Russia has agreed to supply Iran with advanced S-300 anti-aircraft missiles and build an additional nuclear reactor at the Bushehr nuclear site. The Russian Kommersant daily reported on Wednesday, amid increased international pressure against the two countries’ mutual ally Syria.
A “source close to the Kremlin” told the Kommersant that the agreements would be discussed during Russian President Vladimir Putin’s visit to Tehran on Friday. Putin is set to meet with high-ranking Iranian officials, including President Hassan Rohani.
During a debate Wednesday in the Russian parliament of a draft resolution on Syria, Alexei Pushkov, the Kremlin-connected chief of the foreign affairs committee in the lower house of parliament, told lawmakers that Russia could expand arms sales to Iran and revise the terms of U.S.* military transit to Afghanistan if Washington launches a strike on Syria.
Pushkov said such action now would be premature as Russia and the U.S. are working to find a diplomatic solution to the crisis, but he warned that if the “party of war” prevails in Washington, Russia should consider those moves.
“If the U.S. takes the path of exacerbating the situation and forgoing diplomacy for the sake of a military scenario, such measures would seem absolutely justified to me,” Pushkov said.
He also said that Moscow hopes that the U.S. will back Russia’s proposal for Syria to put its chemical weapons under international control for their subsequent dismantling.
Iran’s supreme leader, Ayatollah Ali Khamenei, said on Wednesday he hoped that a U.S. promise to pursue diplomacy to remove the threat of chemical weapons in Syria was “serious,” the Iranian state news agency IRNA reported.
“I am hopeful that the United States new attitude to Syria is serious and not a game with the media. For weeks they have threatened war against the people of this region for the benefit of the Zionists ]Israel],” Khameini said during a public address.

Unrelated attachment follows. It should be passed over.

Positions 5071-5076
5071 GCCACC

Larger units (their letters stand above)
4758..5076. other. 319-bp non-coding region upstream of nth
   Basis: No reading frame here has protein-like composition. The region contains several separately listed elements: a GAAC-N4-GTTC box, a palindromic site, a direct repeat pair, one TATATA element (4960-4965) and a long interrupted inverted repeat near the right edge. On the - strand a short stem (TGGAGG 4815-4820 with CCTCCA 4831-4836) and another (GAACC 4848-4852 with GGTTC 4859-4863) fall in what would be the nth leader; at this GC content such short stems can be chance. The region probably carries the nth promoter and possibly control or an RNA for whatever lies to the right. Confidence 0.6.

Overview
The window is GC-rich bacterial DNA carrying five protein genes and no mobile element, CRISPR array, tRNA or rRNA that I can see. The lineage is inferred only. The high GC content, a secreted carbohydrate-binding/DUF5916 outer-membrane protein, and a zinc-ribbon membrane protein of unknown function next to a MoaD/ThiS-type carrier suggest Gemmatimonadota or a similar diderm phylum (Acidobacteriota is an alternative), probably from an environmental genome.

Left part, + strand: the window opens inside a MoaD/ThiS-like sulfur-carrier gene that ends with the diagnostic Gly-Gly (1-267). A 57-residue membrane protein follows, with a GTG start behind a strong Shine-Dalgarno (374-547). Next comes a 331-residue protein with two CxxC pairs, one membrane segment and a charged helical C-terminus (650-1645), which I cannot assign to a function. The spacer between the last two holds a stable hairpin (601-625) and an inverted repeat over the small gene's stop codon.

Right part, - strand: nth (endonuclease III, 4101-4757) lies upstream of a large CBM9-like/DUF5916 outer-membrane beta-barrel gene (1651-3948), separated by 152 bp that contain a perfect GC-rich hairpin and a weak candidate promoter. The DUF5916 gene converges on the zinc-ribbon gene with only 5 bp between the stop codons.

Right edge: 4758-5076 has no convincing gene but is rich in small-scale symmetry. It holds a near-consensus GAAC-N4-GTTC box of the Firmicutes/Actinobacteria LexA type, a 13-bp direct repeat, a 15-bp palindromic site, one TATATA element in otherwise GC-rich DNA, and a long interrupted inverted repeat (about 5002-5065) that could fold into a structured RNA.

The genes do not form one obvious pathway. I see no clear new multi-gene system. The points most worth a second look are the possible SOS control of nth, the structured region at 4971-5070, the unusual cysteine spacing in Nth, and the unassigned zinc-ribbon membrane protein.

According to the report in Kommersant, Putin reached a decision last weekend to end the ongoing controversy over the sale of S-300 missiles to Iran by finalizing the deal, on condition that Teheran drop a $4 billion lawsuit against Rosoboronexport, the state intermediary that oversees Russian defense imports and exports.
The lawsuit was filed by Iran after Russia canceled a contract for the missiles originally signed in 2007. The report indicated that the contract was canceled in 2010 due to pressure from Israel.
Earlier this year, the possible sale of Russian S-300 missiles to beleaguered Syrian President Bashar Assad caused controversy in the international community as well, and Israel staunchly opposed such a move, fearing that the advanced missiles could fall into the hands of Hezbollah, in Lebanon.
The S-300 system is considered one of the world’s most advanced aerial defense systems. Apart for the system’s advanced radar, which can identify and track long-range targets, the missile themselves have a range of 200 kilometers.
Because of the system’s advanced technology, the time required to make it operational can range between three to six months.
Israeli Prime Minister Benjamin Netanyahu discussed the issue with European foreign ministers in May. “If the missiles are provided and become operational Israel’s entire airspace will become a no-fly zone,” Netanyahu told the European foreign ministers. “The missile transfer is a significant security challenge to Israel and we will not be able to stand idly by.”
In June, Russian Foreign Minister Sergey Lavrov said that his nation would honor its controversial contract to deliver the S-300 systems to Syria, but that the order has yet to be filled.